Overhaul of tax system possible - English

Finance Minister Bill English. Photo / Mark Mitchell
Finance Minister Bill English. Photo / Mark Mitchell

The budget will be delivered on May 20 but New Zealanders may get a better idea about the Government's plans for the tax system next week, Finance Minister Bill English said today.

He said his second budget would focus on improving the economy, getting the Government's books back in shape and could also address changes to the tax system.

Mr English said Prime Minister John Key would outline the Government's thinking on tax reform when he opened the parliamentary year on Tuesday.

Mr English and Mr Key have constantly refused to rule in or out options put forward by the Tax Working Group last month.

It recommended a package of changes including a land tax, changes to the treatment of rental properties, increasing GST and lowering tax rates.

Today Mr English fenced with reporters over a number of those options, but refused to be drawn on preferences.

"There is whole list of propositions there, any one of them can be controversial on their own... (we want) a package that is fair and seen to be fair, that gives people the incentive to get ahead, and to save and invest," Mr English said

"The prime minister will give some indications of direction next week... You do not get too many opportunities to reshape the tax system and right now with the economic challenges we face, tax is a potentially important lever to get our economy focused on earning more than we spend."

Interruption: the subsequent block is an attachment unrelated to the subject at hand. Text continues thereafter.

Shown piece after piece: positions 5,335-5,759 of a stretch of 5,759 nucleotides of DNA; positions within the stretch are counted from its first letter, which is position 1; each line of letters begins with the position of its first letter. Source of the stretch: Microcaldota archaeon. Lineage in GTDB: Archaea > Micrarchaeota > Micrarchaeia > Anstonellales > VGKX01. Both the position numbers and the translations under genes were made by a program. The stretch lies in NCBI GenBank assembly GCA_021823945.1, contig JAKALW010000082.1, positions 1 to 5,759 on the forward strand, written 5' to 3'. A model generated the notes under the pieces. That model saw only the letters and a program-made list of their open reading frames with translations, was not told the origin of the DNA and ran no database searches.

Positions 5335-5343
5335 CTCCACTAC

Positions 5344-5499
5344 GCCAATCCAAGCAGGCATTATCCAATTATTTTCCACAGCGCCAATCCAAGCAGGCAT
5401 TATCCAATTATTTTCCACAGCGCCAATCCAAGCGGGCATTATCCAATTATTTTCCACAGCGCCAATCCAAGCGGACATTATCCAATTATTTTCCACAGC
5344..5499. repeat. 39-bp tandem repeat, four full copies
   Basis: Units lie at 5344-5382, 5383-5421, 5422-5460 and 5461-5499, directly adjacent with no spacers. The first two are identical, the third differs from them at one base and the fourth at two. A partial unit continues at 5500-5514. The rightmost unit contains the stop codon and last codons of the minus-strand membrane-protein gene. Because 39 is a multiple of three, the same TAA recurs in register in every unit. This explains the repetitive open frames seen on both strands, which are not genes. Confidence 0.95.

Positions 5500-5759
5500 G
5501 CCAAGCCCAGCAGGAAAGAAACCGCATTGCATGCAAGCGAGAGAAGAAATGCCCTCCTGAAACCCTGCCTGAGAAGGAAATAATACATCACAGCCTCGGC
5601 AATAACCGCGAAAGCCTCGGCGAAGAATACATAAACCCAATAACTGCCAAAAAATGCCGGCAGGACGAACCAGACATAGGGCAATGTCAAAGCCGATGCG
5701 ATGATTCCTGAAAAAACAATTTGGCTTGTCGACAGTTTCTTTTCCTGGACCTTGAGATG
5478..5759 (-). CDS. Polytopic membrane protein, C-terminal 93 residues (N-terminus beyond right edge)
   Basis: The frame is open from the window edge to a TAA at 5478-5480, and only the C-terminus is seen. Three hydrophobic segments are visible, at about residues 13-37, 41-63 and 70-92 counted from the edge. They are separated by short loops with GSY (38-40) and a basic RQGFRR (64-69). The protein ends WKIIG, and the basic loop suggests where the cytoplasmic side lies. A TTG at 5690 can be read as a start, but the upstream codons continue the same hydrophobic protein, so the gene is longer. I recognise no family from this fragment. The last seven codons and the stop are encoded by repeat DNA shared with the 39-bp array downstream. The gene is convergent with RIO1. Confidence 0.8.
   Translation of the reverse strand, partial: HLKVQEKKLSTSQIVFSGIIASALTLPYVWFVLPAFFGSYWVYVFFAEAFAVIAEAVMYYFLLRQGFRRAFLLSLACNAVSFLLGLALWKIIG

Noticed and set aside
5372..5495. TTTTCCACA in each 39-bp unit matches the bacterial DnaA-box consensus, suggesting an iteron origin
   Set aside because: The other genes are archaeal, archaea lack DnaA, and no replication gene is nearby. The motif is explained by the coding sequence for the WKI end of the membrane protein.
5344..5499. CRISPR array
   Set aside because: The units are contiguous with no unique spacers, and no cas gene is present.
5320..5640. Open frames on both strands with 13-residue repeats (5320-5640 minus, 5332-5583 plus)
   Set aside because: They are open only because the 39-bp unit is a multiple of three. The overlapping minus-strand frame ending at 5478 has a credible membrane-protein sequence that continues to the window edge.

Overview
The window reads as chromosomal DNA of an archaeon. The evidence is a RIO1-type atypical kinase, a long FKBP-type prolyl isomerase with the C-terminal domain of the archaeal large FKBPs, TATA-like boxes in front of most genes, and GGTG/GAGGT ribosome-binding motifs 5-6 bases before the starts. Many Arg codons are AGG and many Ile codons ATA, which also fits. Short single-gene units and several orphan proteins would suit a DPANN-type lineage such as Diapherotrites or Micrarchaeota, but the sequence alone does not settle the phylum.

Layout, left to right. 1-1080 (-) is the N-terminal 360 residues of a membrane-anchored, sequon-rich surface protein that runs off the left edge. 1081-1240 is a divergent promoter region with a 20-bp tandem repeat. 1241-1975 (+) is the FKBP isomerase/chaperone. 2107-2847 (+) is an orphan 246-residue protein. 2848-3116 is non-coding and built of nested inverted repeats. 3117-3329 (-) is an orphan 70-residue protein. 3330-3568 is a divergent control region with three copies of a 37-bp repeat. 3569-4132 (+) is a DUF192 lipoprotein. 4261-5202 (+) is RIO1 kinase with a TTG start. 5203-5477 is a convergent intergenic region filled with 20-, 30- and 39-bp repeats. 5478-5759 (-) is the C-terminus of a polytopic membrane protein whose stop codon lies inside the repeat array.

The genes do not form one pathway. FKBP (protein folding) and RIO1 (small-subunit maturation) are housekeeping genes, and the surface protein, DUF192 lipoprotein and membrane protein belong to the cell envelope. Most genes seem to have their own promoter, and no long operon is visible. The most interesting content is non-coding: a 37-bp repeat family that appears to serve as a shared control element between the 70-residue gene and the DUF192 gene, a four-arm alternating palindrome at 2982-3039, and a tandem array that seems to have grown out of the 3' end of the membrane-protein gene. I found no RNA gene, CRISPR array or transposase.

Mr Key also said his opening speech to Parliament would be a quite detailed "shopping list of the economic agenda."

Mr English today expressed concern that by the end of the decade the average income would be at the top tax rate.

Asked if the Government could consider setting a new high tax bracket in the plus $100,000 mark, Mr English said he was open to suggestions. "At this stage anything is possible."

Another possibility would be a mix of cutting rates, lifting thresholds they cut in at and introducing a tax-free level of income.

Mr English said the package would have to be politically sustainable.

"But keeping everybody happy is not our main objective. Our main objective is to take the kind of action that is going to be significant enough to get a shift in our economy."

Mr English said National MPs had today taken stock of the state of the economy and while it was clear the country was moving out of recession, there were still major challenges ahead.

"Some sectors will pick up faster than others, some businesses will do better than others, some people are going to be carrying the cost of the recession some time yet as they look for jobs and try to get their incomes up," Mr English said.

The budget would try and create broad-based recovery and "incentives for hard-working Kiwis to get ahead" as well as increasing savings and investment.

"It will also deal with the major challenge of the government deficits, while the economy has picked up a bit faster than we had expected, the Government's books are still in bad shape and it will still be seven or eight years until we have surpluses."

Mr English believed that unemployment was reaching its forecast peak of around 7 per cent, but it was unlikely to drop quickly.


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